Global Classroom 2012-13 Launch – Slides and Recording

Well, it is hard to believe that after 6 weeks of solid preparation, we formally launched our 2012-13 project at the Global Education Conference 2012.

Our Global Classroom Stories and Project Launch presentation was attended by a (record) 27 participants, from 10 countries across 5 continents (6 if we put Trinidad in South America); and hosted speakers from all over the world.

The presentation was one of our best –

  • Enabling emerging #globalclassroom leaders to share their stories with the world
  • Formalising our emerging relationship with Govinda Panthy & the Open World Cause, as we look forward to helping raise funds to build the SAV School, Nepal
  • Recognising our inaugural group of “Global Classroom Lead Teachers
  • Marking the formal launch of Global Classroom 2012-13

 

But perhaps the most emotional moment was when we handed over the microphone to some of our #globalclassroom students – from Elkanah House, in Cape Town, South Africa.

THANK YOU to Sarah, Abigail, Tyra, and Matthew – you did yourselves proud! And thank you to their wonderful teacher, Karen Stadler (@ICT_Integrator) who made it all possible.

Slides and Recording

The presentation was recorded in BlackBoard Collaborate – please watch (and feel free to share) the recording link:

http://bit.ly/GCPLaunch2012-13

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The Story of the Open World Cause

Benjamin Honeycutt and Connor Janzen are founders of the cause.

The following links will allow you to connect with the Open World Cause:

Website
Facebook
Twitter

Open World began as a senior legacy project for Buhler high school in December of 2010.

Govinda is the director of the SAV school in Bageshwori, Nepal.

Benjamin Honeycutt, the original founder of the cause, became acquainted with Govinda Prasad Panthy through Artsnacks, an online artists’ community run by Kevin Honeycutt for the last few years. After speaking with Govinda, Ben and Kevin learned that his school (known as the SAV School in a rural region of Bageshwori, Nepal) lacked items that many would consider to be absolute necessities in education. After further discussion, he told them of his dream of bringing internet to his school.  However, it soon became clear that his school’s lack of connectivity was going to make helping them a challenge. Govinda made it clear that some of the biggest issues they faced were resource-based.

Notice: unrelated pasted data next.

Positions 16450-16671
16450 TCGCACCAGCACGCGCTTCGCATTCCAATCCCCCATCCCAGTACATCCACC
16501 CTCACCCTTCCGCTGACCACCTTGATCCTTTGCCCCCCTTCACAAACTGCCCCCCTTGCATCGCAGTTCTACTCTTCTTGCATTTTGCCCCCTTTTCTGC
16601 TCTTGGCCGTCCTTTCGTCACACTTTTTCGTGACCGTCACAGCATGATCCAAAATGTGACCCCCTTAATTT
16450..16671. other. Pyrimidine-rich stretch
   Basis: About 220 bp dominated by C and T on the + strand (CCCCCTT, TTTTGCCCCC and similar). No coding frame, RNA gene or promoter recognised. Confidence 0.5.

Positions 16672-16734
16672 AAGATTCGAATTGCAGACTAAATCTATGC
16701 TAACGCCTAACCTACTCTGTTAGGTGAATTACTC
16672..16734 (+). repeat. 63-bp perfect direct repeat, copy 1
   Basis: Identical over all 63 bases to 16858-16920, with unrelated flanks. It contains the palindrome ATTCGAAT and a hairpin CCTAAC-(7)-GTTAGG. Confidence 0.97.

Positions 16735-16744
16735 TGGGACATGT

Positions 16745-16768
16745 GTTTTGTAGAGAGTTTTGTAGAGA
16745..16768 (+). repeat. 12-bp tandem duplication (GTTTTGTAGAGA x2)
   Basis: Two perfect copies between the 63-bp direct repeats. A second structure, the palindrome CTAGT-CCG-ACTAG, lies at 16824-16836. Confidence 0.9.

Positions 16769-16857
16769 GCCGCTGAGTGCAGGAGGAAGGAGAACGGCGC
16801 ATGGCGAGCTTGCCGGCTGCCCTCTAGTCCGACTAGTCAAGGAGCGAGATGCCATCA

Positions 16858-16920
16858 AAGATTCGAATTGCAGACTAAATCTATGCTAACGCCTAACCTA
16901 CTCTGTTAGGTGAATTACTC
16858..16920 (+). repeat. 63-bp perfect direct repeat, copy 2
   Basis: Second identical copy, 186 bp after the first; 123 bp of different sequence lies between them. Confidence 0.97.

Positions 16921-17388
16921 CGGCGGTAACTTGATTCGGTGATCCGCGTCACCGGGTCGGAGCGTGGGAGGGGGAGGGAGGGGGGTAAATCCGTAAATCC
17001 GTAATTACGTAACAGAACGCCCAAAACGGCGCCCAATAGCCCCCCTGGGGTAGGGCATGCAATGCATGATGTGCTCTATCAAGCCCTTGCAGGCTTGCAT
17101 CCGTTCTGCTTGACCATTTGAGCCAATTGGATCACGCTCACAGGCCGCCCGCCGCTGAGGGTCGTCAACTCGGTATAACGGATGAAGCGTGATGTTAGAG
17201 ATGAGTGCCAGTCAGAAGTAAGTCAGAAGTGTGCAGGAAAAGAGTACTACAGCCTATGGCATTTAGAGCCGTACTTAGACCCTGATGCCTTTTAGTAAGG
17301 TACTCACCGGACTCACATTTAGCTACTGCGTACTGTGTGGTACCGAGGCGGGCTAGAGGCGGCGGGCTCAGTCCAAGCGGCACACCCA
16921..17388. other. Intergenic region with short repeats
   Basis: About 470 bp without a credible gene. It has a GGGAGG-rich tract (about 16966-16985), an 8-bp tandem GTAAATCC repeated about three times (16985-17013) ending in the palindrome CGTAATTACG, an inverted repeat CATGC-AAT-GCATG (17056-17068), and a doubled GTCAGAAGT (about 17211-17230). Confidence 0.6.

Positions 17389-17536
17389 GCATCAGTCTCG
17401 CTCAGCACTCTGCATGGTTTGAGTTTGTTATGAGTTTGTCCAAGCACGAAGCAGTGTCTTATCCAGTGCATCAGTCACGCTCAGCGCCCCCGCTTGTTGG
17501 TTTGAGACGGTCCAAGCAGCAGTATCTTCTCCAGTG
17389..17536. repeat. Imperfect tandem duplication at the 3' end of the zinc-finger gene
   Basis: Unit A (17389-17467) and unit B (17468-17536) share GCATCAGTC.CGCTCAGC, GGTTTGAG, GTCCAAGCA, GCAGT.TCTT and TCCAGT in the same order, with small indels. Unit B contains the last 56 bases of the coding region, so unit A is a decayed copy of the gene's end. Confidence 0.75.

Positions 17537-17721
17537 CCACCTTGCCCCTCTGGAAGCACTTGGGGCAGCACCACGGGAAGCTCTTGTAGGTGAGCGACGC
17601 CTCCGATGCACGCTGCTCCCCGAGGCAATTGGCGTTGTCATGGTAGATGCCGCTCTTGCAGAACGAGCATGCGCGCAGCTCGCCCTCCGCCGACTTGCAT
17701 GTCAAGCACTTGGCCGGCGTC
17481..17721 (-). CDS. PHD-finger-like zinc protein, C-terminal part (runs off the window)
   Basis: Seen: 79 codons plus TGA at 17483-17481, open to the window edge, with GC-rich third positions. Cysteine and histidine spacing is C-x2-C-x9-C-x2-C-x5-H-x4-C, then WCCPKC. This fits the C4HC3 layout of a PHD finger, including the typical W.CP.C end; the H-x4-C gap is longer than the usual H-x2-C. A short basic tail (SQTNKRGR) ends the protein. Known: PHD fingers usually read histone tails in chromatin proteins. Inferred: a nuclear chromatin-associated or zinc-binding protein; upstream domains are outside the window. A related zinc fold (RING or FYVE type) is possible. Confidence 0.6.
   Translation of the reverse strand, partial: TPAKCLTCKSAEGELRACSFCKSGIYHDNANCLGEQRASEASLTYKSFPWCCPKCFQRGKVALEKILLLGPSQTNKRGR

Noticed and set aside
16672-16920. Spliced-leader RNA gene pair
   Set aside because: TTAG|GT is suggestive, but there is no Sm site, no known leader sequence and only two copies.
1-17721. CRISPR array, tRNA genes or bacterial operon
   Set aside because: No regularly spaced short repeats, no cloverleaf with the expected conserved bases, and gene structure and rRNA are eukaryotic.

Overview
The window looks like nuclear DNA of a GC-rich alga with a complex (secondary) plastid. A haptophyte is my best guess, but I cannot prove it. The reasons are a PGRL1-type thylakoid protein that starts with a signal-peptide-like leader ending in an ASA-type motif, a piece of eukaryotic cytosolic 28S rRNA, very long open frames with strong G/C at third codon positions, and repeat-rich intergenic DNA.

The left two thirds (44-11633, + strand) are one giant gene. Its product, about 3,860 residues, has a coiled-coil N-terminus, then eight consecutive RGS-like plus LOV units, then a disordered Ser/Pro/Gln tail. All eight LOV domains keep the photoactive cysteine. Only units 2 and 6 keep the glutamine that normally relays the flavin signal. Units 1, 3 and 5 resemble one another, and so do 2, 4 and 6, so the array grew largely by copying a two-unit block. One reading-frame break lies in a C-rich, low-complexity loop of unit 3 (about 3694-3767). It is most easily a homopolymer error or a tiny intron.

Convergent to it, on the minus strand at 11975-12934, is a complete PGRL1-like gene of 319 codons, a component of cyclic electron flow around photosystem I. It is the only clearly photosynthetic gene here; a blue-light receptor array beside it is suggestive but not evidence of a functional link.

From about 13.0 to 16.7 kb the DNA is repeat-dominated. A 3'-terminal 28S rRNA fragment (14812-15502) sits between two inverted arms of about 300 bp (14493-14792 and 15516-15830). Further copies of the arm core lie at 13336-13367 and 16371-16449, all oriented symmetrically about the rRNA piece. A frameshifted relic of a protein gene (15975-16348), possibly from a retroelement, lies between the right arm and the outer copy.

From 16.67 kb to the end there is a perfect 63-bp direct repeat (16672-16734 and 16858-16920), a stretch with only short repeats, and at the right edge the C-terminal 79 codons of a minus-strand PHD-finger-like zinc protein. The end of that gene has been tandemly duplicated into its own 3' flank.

With this problem in mind, the project was adopted and began seeking ways to help. After learning more from Govinda, it was discovered that it would cost around $2,000 USD to bring two laptops and a year’s worth of internet to his school. Also keeping Govinda’s dream of building a library in mind, the Open World Project set out to raise a total of $5,000 for the school. This later became known as “Phase One” for the cause.

Originally, Jake Waters, who is a member of the team and assists with filming, and Ben constructed a website explaining the mission of our project. They also built Facebook, Twitter, and Plurk pages to help spread the word about their goals.

After successes with spreading the story of the mission, an article done by a local paper was picked up by Associated Press. This allowed an individual named Nicolas Lal to discover the project through Google Alerts. He contacted Open World, and revealed that he had plans to travel to the school. Wanting to help in any way he could, Nicolas was able to coordinate with the cause and provide a first-hand account of the situation there. Nicolas witnessed the difficulties the school was facing and captured thousands of pictures, along with video, that he which he shared with those involved with the project. Observing the poor conditions of the school through Nicolas’ travels galvanized Open World’s determination to deliver aid to the SAV students.

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